To guide the national and local authorities and the citizens in preventing floods and other problems due to mismanaged trash, the EcoWaste Coalition has come up with some concrete anti-littering and anti-flooding proposals.

These proposals were contributed by the Alaga Lahat, Ayala Foundation, Citizens Concerned with Advocating Philippine Environmental Sustainability, Global Alliance for Incinerator Alternatives, Greenpeace, Institute for the Development of Educational and Ecological Alternatives and the Mother Earth Foundation.

These include organizing anti-littering, declogging and cleanup activities, installing closed-circuit television (CCTV) in littering hotspots, partnering with the informal waste sector for the recovery of recyclables, avoiding plastic bags and other single-use disposables and enforcing ecological solid waste management at all levels.

I. For the National Government:

a. Embark on a nationwide, year-long anti-littering and anti-dumping drive led by the National Solid Waste Management Commission (NSWMC), which is under the Office of the President and chaired by the Secretary of the Department of Environment and Natural Resources.

b. Fund the installation of CCTVs in littering hotspots to identify, shame and penalize litterbugs with community service such as estero cleanup.

c. Adopt and enforce Zero Waste policy nationwide, including the implementation of best environmental practices in solid waste management minus open dumping, open burning and incineration.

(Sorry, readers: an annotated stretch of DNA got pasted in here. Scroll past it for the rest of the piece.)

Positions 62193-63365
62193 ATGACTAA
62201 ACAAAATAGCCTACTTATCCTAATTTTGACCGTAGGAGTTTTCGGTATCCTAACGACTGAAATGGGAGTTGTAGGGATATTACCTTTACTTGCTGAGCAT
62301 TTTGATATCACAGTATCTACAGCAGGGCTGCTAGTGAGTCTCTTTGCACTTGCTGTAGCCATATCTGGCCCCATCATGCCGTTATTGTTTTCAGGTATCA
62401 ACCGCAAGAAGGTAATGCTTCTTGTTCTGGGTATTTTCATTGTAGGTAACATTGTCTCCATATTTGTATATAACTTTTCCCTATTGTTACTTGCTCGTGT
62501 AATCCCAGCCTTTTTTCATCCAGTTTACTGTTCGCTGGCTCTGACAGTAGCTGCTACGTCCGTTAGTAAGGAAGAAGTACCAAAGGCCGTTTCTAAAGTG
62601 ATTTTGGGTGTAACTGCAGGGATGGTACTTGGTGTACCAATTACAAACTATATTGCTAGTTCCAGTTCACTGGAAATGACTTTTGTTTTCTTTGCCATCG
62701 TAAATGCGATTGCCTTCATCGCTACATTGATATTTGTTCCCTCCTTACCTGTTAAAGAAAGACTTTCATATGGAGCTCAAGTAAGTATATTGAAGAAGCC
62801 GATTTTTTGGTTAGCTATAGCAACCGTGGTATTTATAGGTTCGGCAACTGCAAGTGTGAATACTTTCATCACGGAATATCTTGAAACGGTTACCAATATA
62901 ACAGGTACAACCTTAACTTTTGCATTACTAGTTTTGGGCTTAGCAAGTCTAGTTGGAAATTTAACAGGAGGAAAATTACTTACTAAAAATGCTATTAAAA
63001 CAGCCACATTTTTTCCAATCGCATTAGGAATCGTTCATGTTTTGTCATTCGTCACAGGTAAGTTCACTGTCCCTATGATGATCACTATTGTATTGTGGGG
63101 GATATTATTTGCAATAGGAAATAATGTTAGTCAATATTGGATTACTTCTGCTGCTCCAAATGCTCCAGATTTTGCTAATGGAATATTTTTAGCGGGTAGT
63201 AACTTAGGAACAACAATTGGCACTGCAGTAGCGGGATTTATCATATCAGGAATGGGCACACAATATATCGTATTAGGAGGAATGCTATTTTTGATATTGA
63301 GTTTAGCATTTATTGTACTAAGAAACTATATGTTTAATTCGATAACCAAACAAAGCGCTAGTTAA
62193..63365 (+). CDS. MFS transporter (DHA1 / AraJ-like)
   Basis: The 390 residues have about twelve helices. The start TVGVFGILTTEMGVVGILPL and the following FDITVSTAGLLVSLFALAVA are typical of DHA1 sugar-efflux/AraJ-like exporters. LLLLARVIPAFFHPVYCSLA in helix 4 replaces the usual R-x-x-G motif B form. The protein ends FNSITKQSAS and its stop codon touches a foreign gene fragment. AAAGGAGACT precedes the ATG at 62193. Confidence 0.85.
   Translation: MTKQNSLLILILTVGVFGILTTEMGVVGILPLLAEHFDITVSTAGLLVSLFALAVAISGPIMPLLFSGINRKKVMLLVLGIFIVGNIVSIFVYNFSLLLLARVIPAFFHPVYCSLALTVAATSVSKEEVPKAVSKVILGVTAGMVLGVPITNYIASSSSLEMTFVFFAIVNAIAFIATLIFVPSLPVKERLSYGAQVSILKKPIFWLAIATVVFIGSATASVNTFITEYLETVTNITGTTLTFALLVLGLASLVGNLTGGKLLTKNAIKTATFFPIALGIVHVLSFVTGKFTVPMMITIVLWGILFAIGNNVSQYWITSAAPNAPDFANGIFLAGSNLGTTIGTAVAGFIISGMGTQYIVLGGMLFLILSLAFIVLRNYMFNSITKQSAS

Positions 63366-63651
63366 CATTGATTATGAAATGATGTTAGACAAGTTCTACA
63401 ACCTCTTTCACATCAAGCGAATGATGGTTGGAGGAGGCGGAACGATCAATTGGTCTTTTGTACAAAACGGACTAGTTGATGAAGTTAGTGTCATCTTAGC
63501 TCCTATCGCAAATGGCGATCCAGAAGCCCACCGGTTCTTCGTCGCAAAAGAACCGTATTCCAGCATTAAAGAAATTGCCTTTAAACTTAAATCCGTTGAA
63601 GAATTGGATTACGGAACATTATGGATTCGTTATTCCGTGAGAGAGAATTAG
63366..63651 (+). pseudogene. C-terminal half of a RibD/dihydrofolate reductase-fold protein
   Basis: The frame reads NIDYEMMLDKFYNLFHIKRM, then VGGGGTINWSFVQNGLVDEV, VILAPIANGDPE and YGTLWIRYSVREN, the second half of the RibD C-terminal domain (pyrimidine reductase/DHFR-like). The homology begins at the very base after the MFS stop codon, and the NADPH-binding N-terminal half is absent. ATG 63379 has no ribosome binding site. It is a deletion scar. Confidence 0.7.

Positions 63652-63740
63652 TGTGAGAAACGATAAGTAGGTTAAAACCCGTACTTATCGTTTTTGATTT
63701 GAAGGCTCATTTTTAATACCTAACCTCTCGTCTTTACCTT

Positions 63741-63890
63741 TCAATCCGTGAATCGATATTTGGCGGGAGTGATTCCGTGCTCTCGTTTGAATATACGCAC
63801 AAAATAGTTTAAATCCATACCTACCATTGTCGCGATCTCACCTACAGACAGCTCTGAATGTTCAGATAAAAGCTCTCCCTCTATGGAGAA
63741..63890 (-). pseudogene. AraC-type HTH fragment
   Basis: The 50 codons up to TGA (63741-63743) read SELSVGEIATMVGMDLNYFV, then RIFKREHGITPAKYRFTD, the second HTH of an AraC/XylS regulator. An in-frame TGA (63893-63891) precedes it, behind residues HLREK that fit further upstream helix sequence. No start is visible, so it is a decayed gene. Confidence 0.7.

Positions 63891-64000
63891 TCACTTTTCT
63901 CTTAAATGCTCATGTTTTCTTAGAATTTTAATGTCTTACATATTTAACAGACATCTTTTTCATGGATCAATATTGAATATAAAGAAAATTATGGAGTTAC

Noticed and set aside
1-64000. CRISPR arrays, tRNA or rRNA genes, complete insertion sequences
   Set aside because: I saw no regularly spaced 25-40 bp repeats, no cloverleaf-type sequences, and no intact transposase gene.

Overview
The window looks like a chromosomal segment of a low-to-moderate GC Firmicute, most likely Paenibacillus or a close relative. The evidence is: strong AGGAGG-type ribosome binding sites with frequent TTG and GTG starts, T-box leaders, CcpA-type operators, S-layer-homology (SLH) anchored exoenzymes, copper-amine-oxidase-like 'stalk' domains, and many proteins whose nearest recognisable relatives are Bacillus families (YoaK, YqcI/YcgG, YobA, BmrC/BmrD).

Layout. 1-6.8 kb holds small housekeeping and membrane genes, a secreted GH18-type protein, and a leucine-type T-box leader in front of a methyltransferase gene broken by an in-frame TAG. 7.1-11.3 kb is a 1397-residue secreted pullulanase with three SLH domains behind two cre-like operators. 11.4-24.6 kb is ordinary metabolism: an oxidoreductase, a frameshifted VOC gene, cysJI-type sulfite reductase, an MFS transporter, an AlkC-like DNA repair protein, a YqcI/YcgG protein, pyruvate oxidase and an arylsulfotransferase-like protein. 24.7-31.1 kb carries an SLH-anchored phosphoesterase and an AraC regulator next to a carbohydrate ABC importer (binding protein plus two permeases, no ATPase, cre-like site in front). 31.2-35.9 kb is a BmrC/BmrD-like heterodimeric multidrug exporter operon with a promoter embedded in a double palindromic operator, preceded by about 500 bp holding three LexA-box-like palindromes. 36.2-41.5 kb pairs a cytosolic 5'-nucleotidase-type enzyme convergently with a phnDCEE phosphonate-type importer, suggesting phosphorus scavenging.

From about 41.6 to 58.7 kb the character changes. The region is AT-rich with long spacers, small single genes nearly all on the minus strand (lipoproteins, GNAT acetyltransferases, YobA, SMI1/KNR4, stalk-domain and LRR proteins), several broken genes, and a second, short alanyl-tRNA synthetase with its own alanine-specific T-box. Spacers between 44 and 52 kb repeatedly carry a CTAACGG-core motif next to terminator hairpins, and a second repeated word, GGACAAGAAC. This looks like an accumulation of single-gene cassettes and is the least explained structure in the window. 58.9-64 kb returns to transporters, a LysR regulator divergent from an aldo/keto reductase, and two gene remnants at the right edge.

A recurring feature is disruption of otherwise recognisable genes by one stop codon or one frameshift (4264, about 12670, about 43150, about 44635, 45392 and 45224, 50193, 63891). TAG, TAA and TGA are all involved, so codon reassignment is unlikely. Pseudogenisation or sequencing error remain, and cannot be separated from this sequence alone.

II. For the Local Government Units:

a. Launch creative campaigns to rid our streets, creeks and rivers of litter that blights the environment and harm public health and the local economy.

b. Enjoin all government agencies, schools, churches, businesses and civic groups to promote and support the anti-littering campaign.

c. Enforce zero littering policy in all outdoor assemblies – be it for political, religious, commercial, health and fitness or simply fun activities. LGUs should strive to make all communy fiestas and other festive events Zero Waste.

d. Immediately start declogging operations with the involvement of concerned community groups and residents.

e. Mobilize all barangay councils in municipality or city-wide cleanup drive with resource retrieval and recycling components.

f. Partner with the informal waste sector for the systematic and safe recovery of recyclable materials from the municipal waste stream.

g. Comply with the mandatory requirements of RA 6716 for the establishment of rainwater collection and harvesting systems.

h. Initiate the transfer of toxic industries, including hazardous waste treaters, to less flood-prone areas to prevent the dispersal of harmful substances in case of flooding.

III. For Households and Individuals:

a. Set a good example for others, especially the young children, by not littering.

b. Discourage others from littering by politely explaining the consequences of their actions.

c. Avoid using plastic bags and other single-use disposable items.

d. Reduce your waste size by separating your discards at source, reusing , recycling and composting them.

e. Hold on to your rubbish such as bus tickets, food wrappers and cigarette filters until you have found a waste bin.

f. Do not throw litter out of cars. Place a litter bag in your vehicle to collect your litter until a waste bin is available.

g. Do not throw hazardous discards such as mercury-containing lamps and batteries in regular trash.

h. Do not leave your trash out by the road for collection.

i. For chewing gum consumers: “you chew it, you must bin it.”

j. For smokers: “no butts, bin it.”

k. For pet owners: “don’t give your dog a bad name, pick up after them .”